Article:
Friday, April 21, 2006

msb-0014 Illness as something other than a metaphor

Feed back goes first so here it is.

Juliana is was lovely to read your email.

You are indeed getting the whole point of putting out these podcasts. We are finding a voice and no longer have to care about being ignored by broadcasters and the mass media.

MSBPodcast is one of many, oh alright, of a few podcasts out there, but it is the first of those to bring the tools of the media to the people who up 'till now weren't able to find a voice amid the clamour.

I have no competition. I have collaborators. There is plenty on room. In fact there is all of cyber-space.

I am glad that Todd Maffin and his wife Kim are doing their podcast: . I listen to him and his wife and I hope he is listening to mine. I'm trying a different tack to accomplish the same goal. We are bringing our voices to MS. There is no such thing as being too loud in this "Storm Force Gale" of competing media forces.


The font contest is now re-opened. I've decided that while the Canadian MS society is locked into the logo type, they now only have an outline of the M and the S to work with, we shouldn't be limited like that. I'll still give $50 at the iTunes Music Store to anyone who can create or adapt a font for use on this site and for this podcast.


On Friday, I sort of re-discovered Tai-Chi but this time with this handicapped teacher. I don't have his entire story, yet...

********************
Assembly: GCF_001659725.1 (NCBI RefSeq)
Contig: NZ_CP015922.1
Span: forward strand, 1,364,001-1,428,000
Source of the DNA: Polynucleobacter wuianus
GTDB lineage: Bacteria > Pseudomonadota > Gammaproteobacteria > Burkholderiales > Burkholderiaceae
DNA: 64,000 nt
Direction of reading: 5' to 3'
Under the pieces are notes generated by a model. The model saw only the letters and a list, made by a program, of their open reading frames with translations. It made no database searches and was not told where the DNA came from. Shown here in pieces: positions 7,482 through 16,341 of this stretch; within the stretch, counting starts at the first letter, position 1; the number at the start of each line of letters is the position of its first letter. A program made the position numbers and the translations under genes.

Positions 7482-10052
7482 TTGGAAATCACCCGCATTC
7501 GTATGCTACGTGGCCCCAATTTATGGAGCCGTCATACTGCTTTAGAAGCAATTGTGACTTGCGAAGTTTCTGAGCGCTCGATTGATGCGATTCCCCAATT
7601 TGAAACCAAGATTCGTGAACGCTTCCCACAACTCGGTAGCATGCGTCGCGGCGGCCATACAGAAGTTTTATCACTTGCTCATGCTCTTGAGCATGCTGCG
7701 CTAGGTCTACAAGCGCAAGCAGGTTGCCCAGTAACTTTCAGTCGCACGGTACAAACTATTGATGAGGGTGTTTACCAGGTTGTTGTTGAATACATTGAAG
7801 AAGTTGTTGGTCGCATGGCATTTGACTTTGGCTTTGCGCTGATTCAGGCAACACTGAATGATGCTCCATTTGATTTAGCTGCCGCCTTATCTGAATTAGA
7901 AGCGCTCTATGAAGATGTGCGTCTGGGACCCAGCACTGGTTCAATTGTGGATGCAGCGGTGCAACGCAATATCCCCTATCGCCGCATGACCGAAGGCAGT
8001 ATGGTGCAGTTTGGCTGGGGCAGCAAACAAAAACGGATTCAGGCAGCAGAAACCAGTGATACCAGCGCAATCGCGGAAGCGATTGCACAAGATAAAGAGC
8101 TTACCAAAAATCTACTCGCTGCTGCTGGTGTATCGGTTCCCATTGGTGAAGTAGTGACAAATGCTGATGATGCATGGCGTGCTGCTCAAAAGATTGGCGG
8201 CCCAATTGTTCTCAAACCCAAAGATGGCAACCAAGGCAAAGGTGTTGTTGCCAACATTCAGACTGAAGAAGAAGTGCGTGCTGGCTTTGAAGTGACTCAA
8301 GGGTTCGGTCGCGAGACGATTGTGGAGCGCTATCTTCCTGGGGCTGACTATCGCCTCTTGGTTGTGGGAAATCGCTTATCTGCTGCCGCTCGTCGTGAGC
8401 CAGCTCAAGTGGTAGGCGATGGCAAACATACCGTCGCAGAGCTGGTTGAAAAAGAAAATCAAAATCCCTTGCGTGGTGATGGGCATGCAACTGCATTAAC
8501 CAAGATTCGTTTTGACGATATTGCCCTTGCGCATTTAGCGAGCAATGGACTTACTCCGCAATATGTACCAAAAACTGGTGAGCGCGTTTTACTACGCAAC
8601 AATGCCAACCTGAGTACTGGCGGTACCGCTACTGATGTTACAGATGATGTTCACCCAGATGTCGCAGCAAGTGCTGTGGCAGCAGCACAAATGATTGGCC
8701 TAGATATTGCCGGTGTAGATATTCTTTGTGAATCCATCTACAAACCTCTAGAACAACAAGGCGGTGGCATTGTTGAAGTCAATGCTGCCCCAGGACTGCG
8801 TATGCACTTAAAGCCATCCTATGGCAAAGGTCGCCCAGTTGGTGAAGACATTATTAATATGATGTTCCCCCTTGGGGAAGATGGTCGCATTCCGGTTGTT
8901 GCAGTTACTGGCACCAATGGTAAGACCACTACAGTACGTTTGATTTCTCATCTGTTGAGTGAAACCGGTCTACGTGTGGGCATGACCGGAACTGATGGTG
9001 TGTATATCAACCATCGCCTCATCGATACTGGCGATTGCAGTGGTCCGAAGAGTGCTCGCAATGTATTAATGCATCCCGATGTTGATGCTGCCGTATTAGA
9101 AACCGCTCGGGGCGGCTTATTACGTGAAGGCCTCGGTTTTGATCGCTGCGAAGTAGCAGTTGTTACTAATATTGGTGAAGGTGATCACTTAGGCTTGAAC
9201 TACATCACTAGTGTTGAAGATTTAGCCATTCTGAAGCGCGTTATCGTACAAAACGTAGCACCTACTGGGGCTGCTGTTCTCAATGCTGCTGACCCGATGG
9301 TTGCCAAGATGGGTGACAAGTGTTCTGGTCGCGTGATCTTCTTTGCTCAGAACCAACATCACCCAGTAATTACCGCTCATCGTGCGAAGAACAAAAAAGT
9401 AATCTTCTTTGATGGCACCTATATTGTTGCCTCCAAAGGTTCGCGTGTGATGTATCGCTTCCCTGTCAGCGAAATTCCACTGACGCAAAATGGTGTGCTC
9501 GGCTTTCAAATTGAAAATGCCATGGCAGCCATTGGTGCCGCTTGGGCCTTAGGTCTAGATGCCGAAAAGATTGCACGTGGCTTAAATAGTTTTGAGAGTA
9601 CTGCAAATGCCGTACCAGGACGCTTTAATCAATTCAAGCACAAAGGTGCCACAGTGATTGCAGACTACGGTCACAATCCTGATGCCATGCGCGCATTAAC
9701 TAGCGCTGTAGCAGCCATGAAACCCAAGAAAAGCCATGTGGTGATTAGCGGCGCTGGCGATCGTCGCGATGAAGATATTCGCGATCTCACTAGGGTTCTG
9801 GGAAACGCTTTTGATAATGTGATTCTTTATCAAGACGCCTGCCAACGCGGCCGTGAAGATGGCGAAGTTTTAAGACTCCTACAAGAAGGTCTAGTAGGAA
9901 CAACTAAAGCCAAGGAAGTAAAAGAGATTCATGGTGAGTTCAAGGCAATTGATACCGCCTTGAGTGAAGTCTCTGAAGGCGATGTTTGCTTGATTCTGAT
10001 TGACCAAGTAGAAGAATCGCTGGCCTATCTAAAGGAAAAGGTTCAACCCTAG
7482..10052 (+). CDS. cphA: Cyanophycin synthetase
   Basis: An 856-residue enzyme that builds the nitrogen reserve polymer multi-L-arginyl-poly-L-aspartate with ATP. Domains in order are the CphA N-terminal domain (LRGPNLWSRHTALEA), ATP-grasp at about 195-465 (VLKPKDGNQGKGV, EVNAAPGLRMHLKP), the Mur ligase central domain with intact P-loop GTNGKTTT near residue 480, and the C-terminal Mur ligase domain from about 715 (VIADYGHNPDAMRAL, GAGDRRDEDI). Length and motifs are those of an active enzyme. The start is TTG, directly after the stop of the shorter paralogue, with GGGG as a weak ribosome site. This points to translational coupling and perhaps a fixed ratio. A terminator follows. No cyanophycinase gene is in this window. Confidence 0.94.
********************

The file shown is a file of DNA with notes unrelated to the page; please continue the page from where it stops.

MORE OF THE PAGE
He has agreed to be interviewed on my podcast so that will be coming out as a special edition.

While I have neurological scarring, he has physical scarring. But, seing that I am moving so much better and faster after one session, a new plateau for me, I am sure that it is actually shrinking my "somatic cage" closer to my own physical boundaries.



I reached a thousand downloads on Sunday April 30'th 2006. Average audience of 55 with over 175 once on show #7.

No they're not all at once, but it is a now over thousand downloads.

To celebrate, you're getting a change of format. I'm coming out today and Friday, as you can tell by the escape, uh, release of this episode on Monday evening.


And Lee had a great idea.

I could tailor a show around one person, their taste in music and their personalities.

Like my friend Eugene says: "Sounds like a plan, man". (He's a great Solaris SysAdmin. He's taking care of my Linux box, and he a really good friend.)

If you'd like to hear a podsafe version of you on the show, drop me an email or Skype me. (I received a call from Poland earlier. This stuff works!)

Email and Skype are on the left-hand side of the page.


Now on with the 'cast:

I want to open with an apology to Susan Sontag for my choice of title for this episode.


I read, understood and loved her book "Illness as a Metaphor" back in 1979. Actually, I'd recommend it to anybody who's going through any kind of major medical caca. With her it was cancer. She's since revised and updated in to include the reaction to AIDS.

It can infact apply to being cast as a medical pariah due to any condition.


I'd been reading a tome on "Economic Geography" for school.

Apart from the fact that it seems to be written by Post-Modern Phemenologists, (the kind who make arguments like: "I am a poet therefore everything that I write must be poetry" and proceed to scribble something on scraps torn off of old grocery bags things that look more like laundry lists,) there is no mention of made throughout the entire book of what happens if they, or anyone else, ever gets sick.